In the eight weeks since January 24, 2014 crude oil stocks in the Gulf Coast region grew by 34 MMBbl to reach record levels. Much of the crude pouring into the Gulf Coast is coming by pipeline from Cushing where stocks have been draining over the same period. In addition the Gulf Coast is receiving increased domestic and Canadian supplies from the Midwest via waterway and rail as well as by pipeline from the Permian Basin and by pipeline and barge from the Eagle Ford. Existing Gulf Coast infrastructure is being strained by the challenge to stage crude supplies to area refineries. Today we describe increasing flows of crude into the Gulf Coast region.
In the first episode in this series (see Texas Bound and Flying) we described the ongoing drain of crude oil inventory from the Cushing, OK Midwest trading and pipeline hub. Stocks at Cushing have fallen by over 13 MMBbl to under 29 MMBbl since the end of January in part because the new TransCanada Cushing Marketlink pipeline came online to Nederland, Port Arthur. The crude exodus has also been encouraged by backwardation in the futures market (declining prices in forward months) as well as a surplus of outbound pipeline capacity at Cushing versus inbound supplies.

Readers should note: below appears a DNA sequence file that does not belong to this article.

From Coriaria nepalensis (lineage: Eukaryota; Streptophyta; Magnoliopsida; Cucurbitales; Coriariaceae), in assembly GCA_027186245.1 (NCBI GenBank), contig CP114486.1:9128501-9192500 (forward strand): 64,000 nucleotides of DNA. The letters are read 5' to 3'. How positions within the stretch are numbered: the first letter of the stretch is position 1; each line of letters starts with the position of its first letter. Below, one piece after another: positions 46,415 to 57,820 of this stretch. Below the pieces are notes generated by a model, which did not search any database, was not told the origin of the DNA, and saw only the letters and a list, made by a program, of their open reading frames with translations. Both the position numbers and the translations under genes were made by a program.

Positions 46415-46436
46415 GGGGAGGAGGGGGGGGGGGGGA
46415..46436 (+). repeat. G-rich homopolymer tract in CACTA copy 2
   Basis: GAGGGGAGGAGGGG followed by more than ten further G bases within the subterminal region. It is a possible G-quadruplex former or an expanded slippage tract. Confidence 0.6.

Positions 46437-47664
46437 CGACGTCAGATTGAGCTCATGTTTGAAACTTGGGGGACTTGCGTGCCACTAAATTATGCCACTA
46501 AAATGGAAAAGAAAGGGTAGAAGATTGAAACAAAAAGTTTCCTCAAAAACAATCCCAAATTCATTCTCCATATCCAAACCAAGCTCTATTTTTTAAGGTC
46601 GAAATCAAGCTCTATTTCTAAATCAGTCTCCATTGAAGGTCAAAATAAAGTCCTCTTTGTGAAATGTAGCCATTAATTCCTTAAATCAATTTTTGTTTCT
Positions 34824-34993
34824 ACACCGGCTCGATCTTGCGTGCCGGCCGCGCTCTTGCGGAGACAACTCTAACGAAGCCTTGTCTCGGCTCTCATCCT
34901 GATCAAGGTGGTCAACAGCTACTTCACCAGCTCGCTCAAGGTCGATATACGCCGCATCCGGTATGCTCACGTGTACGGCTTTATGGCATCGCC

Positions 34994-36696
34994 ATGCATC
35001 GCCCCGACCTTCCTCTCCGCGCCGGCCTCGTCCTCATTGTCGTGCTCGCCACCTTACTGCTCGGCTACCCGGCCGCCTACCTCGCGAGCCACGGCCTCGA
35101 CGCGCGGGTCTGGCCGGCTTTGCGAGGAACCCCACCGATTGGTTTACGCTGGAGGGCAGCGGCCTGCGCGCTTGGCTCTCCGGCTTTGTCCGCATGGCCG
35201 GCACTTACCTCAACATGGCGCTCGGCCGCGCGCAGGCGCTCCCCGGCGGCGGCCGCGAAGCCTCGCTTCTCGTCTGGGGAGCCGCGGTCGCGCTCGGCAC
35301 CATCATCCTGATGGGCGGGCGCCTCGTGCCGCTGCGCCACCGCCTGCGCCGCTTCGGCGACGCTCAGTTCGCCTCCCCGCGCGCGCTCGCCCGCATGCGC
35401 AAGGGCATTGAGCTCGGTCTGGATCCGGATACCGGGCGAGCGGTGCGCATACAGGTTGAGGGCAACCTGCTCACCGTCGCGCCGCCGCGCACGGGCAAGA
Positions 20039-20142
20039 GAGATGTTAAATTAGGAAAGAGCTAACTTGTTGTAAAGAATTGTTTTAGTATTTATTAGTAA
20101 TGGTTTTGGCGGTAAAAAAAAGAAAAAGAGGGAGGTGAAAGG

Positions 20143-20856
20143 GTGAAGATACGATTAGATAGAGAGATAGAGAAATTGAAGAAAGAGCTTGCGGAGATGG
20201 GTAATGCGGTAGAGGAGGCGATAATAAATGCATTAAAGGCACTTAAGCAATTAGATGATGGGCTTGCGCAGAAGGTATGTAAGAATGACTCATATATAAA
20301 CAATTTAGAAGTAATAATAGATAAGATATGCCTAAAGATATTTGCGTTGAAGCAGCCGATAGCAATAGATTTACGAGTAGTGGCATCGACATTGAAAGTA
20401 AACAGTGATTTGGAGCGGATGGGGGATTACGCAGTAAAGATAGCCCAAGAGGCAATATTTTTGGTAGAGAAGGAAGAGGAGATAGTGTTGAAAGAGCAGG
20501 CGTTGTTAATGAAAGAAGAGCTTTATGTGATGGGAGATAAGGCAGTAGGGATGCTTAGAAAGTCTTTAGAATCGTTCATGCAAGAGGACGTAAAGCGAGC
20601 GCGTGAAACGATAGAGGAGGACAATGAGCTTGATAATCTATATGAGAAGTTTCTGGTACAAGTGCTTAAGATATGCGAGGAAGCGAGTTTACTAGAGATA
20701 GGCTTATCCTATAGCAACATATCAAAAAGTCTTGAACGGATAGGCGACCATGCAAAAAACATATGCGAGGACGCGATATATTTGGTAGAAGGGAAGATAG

And as Cushing inventory has fallen, Gulf Coast stocks have increased. Figure #1 shows Energy Information Administration (EIA) estimates of Cushing stocks against the left axis (purple line) and stocks in Petroleum Administration Defense District (PADD) III - the Gulf Coast region against the right axis (red line). As Cushing stocks fell by 13 MMBbl between January 24, 2014 and March 21 (green dotted arrow) Gulf Coast stocks increased by 34 MMBbl to 200 MMBbl (orange dotted arrow). That’s a record for crude stocks at the Gulf Coast since EIA started collecting data in 1990. And all the evidence points to further increases in the Gulf Coast crude stockpile in the coming weeks.
Source: EIA (Click to Enlarge)
We talked last time about the flow of crude out of Cushing to the Gulf Coast and the chances those flows will increase when the Seaway twin pipeline - adding another 450 Mb/d of capacity out of Cushing into Houston - comes into service (expected June 2014). But there are other flows of crude beside those from Cushing that are adding to the Gulf Coast deluge. These flows are arriving by water, rail and pipeline.